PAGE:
GEARHART — Changes may be ahead in Gearhart’s short-term rental rules.
Gearhart City Administrator Chad Sweet has proposed maintaining the city’s comprehensive plan, which limits tourism.
However, he recommended lifting a proposed limit of 35 vacation rental permits.
“Allow homes renting short-term 90 days to apply for a permit, set the permitted limit at the number that apply,” Sweet wrote. “The community can adjust the number of available permits in the future, or let the permits phase out to zero over time. As homes are sold or conveyed, the permit will be lost.”
Sweet asked the Gearhart Planning Commission to drop a proposed seven-day rental block requirement, which, he said “will be very difficult to administer.”
He also sought an exemption to 24-hour managed properties, such as some condominium units. “Only units that are not managed by 24-hour staff should be included for safety and impact,” Sweet wrote.
Sweet also recommended the rules only apply to the city of Gearhart, not the neighborhoods of the Palisade and Highlands.
The Planning Commission — which is meeting Thursday — is weighing a short-term rental registry, with limits on the number of guests per bedroom, off-street parking spaces and septic system capacity.
Proposed rules specify that the use of a home for a vacation rental shall not exceed one rental within seven consecutive calendar days, mandate a 24-hour owner representative and notice to neighbors .
Since last month’s hearing, letters to the commissioners range from “leaving regulations as they have been” to “stick to your recommendations.”
“We will comply with reasonable new regulations, but request that property owners be allowed to continue sharing their homes with law-abiding vacations,” Walter and Jennifer Baumann wrote.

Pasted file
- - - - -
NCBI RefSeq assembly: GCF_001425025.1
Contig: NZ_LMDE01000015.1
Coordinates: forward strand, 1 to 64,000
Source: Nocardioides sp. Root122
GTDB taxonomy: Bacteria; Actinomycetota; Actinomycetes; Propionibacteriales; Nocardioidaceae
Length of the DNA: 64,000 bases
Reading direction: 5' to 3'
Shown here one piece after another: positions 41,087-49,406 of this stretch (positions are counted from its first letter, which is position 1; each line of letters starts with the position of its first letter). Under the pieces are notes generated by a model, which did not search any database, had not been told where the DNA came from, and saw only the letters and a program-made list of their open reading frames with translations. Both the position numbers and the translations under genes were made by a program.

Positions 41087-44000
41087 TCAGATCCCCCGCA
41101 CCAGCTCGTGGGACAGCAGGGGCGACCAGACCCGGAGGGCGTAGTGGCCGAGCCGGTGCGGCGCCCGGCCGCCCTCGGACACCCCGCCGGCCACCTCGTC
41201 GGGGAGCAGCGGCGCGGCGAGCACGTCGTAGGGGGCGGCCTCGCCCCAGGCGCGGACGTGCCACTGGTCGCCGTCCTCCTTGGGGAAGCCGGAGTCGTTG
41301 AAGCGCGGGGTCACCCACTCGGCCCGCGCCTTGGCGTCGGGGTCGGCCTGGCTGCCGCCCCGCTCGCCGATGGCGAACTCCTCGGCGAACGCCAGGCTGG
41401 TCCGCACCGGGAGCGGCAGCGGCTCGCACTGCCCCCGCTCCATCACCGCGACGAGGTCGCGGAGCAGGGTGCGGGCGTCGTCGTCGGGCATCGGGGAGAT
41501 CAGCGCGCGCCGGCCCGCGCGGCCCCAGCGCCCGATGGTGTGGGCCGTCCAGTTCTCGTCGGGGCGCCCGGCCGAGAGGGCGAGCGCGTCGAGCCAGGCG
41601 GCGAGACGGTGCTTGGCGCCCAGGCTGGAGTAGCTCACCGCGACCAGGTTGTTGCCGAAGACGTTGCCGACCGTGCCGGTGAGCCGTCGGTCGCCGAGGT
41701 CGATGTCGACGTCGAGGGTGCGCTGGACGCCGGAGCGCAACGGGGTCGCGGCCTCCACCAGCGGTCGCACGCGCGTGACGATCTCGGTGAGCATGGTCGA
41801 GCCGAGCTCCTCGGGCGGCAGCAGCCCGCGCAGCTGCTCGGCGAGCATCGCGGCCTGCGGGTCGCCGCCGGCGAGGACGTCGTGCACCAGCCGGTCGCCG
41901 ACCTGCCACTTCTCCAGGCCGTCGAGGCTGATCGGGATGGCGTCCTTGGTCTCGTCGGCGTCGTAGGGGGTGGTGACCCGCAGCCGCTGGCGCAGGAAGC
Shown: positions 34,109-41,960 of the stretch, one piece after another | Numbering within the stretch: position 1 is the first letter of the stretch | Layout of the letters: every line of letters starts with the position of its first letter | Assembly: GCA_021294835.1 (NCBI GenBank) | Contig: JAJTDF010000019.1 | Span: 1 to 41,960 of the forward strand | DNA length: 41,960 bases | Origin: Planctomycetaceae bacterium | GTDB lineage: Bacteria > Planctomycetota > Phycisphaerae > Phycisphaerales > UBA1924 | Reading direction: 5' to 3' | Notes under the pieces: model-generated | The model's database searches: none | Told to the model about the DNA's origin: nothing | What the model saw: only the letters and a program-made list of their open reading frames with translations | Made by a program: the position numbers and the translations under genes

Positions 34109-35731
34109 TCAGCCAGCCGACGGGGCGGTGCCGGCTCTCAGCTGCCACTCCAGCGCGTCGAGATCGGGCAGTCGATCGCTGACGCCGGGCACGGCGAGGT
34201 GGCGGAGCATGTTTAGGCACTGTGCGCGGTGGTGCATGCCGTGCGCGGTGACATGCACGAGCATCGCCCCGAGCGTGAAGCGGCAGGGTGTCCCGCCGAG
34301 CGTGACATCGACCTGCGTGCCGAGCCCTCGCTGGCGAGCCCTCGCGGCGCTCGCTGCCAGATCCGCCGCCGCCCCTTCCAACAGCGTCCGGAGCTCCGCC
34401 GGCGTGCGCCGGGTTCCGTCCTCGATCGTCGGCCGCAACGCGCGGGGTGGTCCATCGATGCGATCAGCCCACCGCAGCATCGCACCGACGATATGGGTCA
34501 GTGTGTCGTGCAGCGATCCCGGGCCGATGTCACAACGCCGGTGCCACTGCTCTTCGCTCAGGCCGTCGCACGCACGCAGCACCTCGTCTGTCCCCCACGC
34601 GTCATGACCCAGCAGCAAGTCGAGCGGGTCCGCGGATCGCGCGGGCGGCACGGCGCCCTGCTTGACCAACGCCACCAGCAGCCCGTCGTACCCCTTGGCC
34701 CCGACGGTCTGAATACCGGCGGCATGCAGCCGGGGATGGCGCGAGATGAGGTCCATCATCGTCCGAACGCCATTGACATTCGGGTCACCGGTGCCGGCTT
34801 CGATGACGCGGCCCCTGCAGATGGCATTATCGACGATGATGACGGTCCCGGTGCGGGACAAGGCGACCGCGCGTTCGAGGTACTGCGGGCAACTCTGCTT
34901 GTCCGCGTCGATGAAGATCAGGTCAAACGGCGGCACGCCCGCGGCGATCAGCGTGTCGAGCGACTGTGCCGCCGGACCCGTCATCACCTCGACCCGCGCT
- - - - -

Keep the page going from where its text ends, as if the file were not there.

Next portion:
Bob and Clare Carson of Gearhart said the proposed standards that prevent some owners from renting are a “taking,” denying a property right without fair compensation.
David and Susan Kenney, however, said they are concerned about the prospect of homes being owned primarily as rental properties.
The Kenneys asked for limits on short-term rentals and limits on the maximum number of rental nights, among other conditions.
Correspondence from renters was entered into the record.
Marla Kennefick of Beaverton asked the commission “not to restrict rentals.”
“Please don’t take away our tradition of long weekends in Gearhart in our favorite vacation home,” Kennefick wrote.
Former Planning Commission Chairman Matt Brown and former commissioner Bill Berg asked for short-term rental properties to be grandfathered, but to limit additional short-term rentals.
“No new STRs will be permitted, and the illegal practice will be reduced to an increasingly manageable number through gradual attrition,” Brown and Berg wrote.
George Osgood offered a plea for unity.
“Half of Oregon’s small towns are dying,” Osgood wrote. “We all are lucky that we as homeowners can enjoy and build Gearhart together and not make this about the Hatfields and McCoys, which was the feeling I had left with from the (April 14) meeting.”